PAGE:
3TFO: Redskins @ Cowboys, Week 6

Peter Damilatis takes a look at "a hell of a football game", to quote the Washington CB likely tasked with shutting down the Cowboys' passing game.

| 4 years ago

Peter Damilatis takes a look at "a hell of a football game", to quote the Washington CB likely tasked with shutting down the Cowboys' passing game.

3TFO: Redskins @ Cowboys, Week 6

2013 3TFO was@dal wk6The last time the Washington Redskins and Dallas Cowboys met, the NFC East title and the league’s final playoff berth were on the line. This Sunday night the stakes, and the bar in the dreadful NFC East, have been set much lower. Washington rebounded in Oakland to earn their first win two weeks ago, but they’ve yet to look anything like the team that won its final seven games last games en route to a division title. The Cowboys were encouraged by their “moral victory” last week against the Denver Broncos, but how often have we seen Jason Garrett’s troops look great one week only to have a letdown the next? In such a light-hitting division, a win this Sunday night could make a huge difference in a late-December tiebreaker. Let’s examine the matchups that will likely decide the outcome.

 “A Hell of a Football Game”

Washington cornerback DeAngelo Hall is already hyping his matchup with Dallas receiver Dez Bryant as “a hell of a football game,” and for good reason. Hall didn’t track Bryant when the Redskins and Cowboys met on Thanksgiving last season, spending much of his time inside guarding the Cowboys’ various slot receivers. Bryant instead burned the other Washington defensive backs for 145 yards and two touchdowns. The Cowboys top wideout then entered the Week 17 rematch on fire with a seven-game touchdown streak. With the NFC East title on the line, the Redskins trusted Hall to follow Bryant everywhere. Bryant still caught four passes for 71 yards on eight targets, but Hall had two passes defensed on those targets and didn’t allow a score. Hall doesn’t always back up his words, but he certainly did that day.

Bryant has carried his strong 2012 finish into this season, and is coming off a monstrous 141-yard, two-touchdown performance against the Denver Broncos. With six touchdowns and no interceptions, Tony Romo has a 134.5 QB Rating when targeting his top receiver this season. Washington’s secondary has struggled mightily this season and all of its regulars are “in the red” in our coverage grades, Hall included. Relying on a team effort to stop Bryant didn’t work out well for Washington in the past, so expect them to again roll the dice with their veteran corner, hoping Hall can step up one more time against one of the league’s most dangerous receivers.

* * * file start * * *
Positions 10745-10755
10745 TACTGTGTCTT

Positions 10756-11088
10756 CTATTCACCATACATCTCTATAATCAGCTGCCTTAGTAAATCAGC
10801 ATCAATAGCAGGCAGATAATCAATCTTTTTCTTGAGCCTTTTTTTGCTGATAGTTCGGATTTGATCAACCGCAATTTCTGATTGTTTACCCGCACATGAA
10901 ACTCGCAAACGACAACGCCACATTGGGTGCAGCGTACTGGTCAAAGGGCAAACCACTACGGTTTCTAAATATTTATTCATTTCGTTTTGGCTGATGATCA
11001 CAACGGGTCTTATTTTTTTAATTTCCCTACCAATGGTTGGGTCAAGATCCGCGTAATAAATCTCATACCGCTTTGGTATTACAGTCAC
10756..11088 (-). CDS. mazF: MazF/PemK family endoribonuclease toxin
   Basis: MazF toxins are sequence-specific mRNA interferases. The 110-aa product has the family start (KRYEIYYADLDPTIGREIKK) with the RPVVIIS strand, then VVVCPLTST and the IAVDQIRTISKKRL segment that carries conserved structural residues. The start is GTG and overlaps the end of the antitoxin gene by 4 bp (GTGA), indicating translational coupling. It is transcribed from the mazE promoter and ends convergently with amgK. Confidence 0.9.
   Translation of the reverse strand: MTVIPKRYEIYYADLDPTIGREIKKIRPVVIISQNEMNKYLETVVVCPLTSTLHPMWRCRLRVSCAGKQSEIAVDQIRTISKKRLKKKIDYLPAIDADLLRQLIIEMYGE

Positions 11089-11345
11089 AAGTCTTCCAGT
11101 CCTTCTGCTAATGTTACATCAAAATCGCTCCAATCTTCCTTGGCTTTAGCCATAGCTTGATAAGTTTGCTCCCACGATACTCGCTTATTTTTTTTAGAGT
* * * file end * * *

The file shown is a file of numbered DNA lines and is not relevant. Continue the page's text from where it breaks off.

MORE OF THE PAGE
Holding The Edge

The Cowboys’ decision to swap Doug Free and Tyron Smith between left and right tackle last season seemed misguided, as both took a big dip in production while trying to adjust to their new position. But a year later, Dallas seems to be reaping the benefits as both appear much more comfortable. Free’s +15.7 grade is the highest of any tackle this season, and his 97.5 Pass Blocking Efficiency also ranks near the top of his position. After being one of the league’s most penalized linemen in recent seasons, he’s seen just one flag in 2013. Save for a rough encounter with Robert Quinn in Week 3, Smith has been solid as well. Sunday night they’ll have to stifle a Redskins edge rush that is the only Washington unit that’s been playing up to par so far this season. Brian Orakpo and Ryan Kerrigan have accounted for 46.2% of the Redskins’ total QB pressures, and both are coming in off strong performances against the Oakland Raiders. They combined for four sacks and another seven quarterback pressures in that Week 4 game, showcasing the dual threat that the Redskins were missing after Orakpo’s season-ending injury last September. The Cowboys’ tackles have done a good job of keeping Romo clean this season, but they’ll face a tough test Sunday night.

Alfred Morris vs. Cowboys Run Defense

That Week 17 Cowboys loss produced plenty of fodder for Romo’s detractors and those who enjoy debating vagaries like “the clutch gene.” But an underlying story that played just as much of a factor in the Redskins’ win was their sheer dominance of Dallas in the running game. Alfred Morris, in a performance that would make his idol Earl Campbell proud, gained 200 yards and three touchdowns on 33 carries with five forced missed tackles. Even with Robert Griffin III’s injury making the read-option less of a threat, Washington often won up front with excellent blocking by right guard Chris Chester, center Will Montgomery, and fullback Darrel Young. Nearly every Dallas defender shared the blame, as the Cowboys’ starters earned a collective -16.1 run defense grade.

However, there’s reason to believe Dallas will fare better this time around. DeMarcus Ware valiantly played hurt in that Week 17 game and graded poorly because of it. Now healthy, he’s our third-highest rated 4-3 defensive end this season. Sean Lee, the Cowboys’ best run-defending linebacker, is now back from a toe injury. His 14 run stops are tied for the seventh-most among inside linebackers. And new starter Barry Church’s +4.1 run defense grade this season is second only to Troy Polamalu among safeties. The Cowboys still have to contend with an offensive line that’s been one of the league’s best so far this season, but the odds will be more stacked in their favor this time around.


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